Film and TV

Is ‘Alaskan Bush People’ leaving Alaska for good?

The "Alaskan Bush People" family may be about to become the "Colorado Bush People."

Since airing in 2014, "Alaskan Bush People" has been surrounded by controversy. First, there was the intrigue of why a family of nine (including five adult children) were still living together and speaking in strange accents. Viewers were perplexed as the show suddenly moved from Chitina to Ketchikan in the first season under mysterious circumstances involving gunshots and/or fireworks.

There was something about how the Brown family never wore raincoats when it was constantly pissing rain in Southeast Alaska — or down coats in the early winter of Chitina — that just didn't line up with their origin story. The deep-voiced narrator reminded us in every episode that the family was raised "in the wild" of Alaska, completely outside of normal society. But as the show grew in popularity, so did the scrutiny from the media and the people of the internet.

Then two of the Browns were convicted of fraud for collecting their Permanent Fund dividend checks while living outside of Alaska, really contradicting the story we were being sold. After Chitina, the Brown family decided to build Hoonah's largest suburb, Browntown (population 9), but it was debated if the Browns actually lived there full time or if it was more of a rustic set.

As Browntown's skyline grew, the show became more formulaic. Almost every episode featured some combination of manufactured bear danger, one of the boys trying to woo a woman, building a new gadget to make Bush life easier (like a washing machine that you spin with a bike) and hauling something around Southeast in their boat in exchange for something else that Browns "really needed before winter."

The current season remains the most depressing show on TV as it deals with Ami's (mother) stage-four cancer diagnosis. The most recent episode featured the youngest Brown children "packing up" Browntown, seemingly leaving forever.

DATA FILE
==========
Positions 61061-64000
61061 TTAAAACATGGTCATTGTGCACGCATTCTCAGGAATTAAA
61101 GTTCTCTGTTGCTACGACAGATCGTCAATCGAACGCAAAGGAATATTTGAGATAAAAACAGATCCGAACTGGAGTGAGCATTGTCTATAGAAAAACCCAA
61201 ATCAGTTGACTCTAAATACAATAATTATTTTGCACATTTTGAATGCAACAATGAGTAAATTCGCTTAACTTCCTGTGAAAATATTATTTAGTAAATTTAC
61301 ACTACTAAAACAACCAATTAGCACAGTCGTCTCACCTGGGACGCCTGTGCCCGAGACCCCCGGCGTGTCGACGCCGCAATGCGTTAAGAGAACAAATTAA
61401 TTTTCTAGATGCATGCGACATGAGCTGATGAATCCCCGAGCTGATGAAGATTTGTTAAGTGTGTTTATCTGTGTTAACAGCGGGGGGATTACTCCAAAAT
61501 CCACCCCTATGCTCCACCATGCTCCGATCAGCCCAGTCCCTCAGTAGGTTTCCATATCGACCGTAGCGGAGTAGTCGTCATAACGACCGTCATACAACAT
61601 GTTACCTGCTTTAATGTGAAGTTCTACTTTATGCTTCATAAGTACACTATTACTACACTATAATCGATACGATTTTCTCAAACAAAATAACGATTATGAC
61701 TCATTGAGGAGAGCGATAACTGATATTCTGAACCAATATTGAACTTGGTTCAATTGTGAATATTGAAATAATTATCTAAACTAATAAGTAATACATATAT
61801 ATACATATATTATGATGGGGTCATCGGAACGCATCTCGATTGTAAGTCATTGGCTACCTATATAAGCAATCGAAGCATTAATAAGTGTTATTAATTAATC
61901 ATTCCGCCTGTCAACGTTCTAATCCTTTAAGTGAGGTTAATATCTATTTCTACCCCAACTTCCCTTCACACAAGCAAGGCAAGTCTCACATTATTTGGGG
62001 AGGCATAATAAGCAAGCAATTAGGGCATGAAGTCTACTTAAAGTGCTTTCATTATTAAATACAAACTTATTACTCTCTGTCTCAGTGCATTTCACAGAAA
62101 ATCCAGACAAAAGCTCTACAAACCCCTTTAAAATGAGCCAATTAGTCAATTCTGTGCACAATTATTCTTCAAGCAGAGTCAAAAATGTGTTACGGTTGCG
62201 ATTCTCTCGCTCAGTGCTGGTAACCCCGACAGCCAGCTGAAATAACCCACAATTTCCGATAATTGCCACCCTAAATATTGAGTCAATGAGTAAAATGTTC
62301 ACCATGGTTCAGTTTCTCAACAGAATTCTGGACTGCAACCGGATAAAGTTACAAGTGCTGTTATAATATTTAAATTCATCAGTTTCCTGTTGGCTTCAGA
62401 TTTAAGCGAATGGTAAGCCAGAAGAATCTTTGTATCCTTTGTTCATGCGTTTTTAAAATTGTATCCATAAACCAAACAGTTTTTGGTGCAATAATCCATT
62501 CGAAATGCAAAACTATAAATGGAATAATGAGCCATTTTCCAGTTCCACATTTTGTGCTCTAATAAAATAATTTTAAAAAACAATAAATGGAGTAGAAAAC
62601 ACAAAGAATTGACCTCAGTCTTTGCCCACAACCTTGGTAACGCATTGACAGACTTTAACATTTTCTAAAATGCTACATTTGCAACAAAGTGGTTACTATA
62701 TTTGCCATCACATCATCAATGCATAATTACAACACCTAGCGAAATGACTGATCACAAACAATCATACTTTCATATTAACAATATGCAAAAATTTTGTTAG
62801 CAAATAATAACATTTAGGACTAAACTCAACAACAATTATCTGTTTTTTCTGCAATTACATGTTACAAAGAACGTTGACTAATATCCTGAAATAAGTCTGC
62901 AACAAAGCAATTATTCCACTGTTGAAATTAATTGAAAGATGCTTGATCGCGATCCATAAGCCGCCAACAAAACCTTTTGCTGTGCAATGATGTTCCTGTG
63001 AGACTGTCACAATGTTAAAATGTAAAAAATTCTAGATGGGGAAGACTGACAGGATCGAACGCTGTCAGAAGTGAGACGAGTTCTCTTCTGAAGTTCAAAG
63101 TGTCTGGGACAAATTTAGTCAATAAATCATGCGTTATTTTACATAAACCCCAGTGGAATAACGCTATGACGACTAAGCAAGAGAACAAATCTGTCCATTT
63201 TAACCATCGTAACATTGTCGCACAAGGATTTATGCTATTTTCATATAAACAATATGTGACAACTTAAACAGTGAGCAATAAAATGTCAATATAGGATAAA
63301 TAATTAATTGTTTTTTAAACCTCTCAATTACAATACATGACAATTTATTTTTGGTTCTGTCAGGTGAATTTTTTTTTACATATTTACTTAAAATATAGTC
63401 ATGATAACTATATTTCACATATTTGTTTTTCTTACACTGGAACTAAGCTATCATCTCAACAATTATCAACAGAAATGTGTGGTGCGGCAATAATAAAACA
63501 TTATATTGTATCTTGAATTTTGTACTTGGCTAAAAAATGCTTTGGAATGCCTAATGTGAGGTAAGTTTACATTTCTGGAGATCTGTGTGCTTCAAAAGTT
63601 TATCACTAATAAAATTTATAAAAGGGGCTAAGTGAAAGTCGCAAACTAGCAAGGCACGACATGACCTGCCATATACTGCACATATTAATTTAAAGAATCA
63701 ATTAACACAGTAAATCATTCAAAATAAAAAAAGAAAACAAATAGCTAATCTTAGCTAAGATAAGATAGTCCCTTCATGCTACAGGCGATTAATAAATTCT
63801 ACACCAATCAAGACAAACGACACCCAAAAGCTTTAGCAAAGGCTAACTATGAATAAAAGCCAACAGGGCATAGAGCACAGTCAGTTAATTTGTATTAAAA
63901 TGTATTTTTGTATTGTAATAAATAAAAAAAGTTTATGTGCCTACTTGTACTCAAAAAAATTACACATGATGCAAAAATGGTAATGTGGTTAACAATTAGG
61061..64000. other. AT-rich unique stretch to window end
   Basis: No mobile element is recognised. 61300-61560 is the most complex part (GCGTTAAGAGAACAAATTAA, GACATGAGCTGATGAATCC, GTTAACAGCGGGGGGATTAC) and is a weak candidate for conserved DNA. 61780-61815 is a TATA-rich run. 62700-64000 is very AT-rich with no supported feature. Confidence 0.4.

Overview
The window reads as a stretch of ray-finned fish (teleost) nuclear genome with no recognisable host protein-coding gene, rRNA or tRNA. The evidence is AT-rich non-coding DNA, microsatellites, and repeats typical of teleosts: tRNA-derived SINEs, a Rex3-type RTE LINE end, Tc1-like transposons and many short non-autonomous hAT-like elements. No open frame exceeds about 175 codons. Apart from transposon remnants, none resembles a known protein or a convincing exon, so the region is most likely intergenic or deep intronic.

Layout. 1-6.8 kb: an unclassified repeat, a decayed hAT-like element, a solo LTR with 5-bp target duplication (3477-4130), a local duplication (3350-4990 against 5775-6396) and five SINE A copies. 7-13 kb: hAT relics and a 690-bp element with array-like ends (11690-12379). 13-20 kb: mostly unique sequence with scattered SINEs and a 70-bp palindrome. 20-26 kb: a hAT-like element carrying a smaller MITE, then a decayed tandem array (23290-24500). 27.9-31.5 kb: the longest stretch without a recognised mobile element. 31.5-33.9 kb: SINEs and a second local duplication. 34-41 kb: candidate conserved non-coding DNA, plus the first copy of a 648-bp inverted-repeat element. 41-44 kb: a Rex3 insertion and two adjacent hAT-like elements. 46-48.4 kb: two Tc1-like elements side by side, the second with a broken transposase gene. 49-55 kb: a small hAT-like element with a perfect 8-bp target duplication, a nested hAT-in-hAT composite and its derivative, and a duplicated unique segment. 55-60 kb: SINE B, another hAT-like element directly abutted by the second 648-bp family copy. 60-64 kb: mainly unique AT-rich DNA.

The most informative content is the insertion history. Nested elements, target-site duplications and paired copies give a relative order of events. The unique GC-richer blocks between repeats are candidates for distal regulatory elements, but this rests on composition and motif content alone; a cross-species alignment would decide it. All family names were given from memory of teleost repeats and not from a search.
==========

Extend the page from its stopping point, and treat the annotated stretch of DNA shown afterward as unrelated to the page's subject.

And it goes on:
Though they talked about leaving the land without a bunch of trash on it, they still left the land with a lot of trash on it. Including, but not limited to, a giant stack of tires that was Matt's "house." Snowbird, the eldest daughter, said that she hopes another family like hers stumbles on the property someday and is excited about the life they can build there. I hope that it becomes a public-use cabin and for $70 a night I can sleep in the weird pile of tires.


The episode ended with the Browns planning a trip to visit a new piece of property in Southwest Colorado. In Colorado, they can be an hour away from the nearest hospital, feel like they're in the wilderness and more realistically keep the Discovery Channel cameras rolling.

Also on the Discovery Channel, a new season of "Bering Sea Gold" is airing. It takes place in the winter, and all the same rivalries are intact. There's gold under that ice, and these chuckleheads are going to compete to get it.

"Bering Sea Gold" airs new episodes on Fridays, and "Alaskan Bush People" airs new episodes whenever it feels like it.

Emily Fehrenbacher lives in Anchorage, where she reviews Alaska reality TV. You can reach her at or on Twitter @ETFBacher.

[How do 'Alaskan Bush People' get ripped abs? (And other reader questions about reality TV)]

Emily Fehrenbacher

Emily Fehrenbacher lives in Anchorage and writes "Reality Check," a regular look at reality television set in Alaska.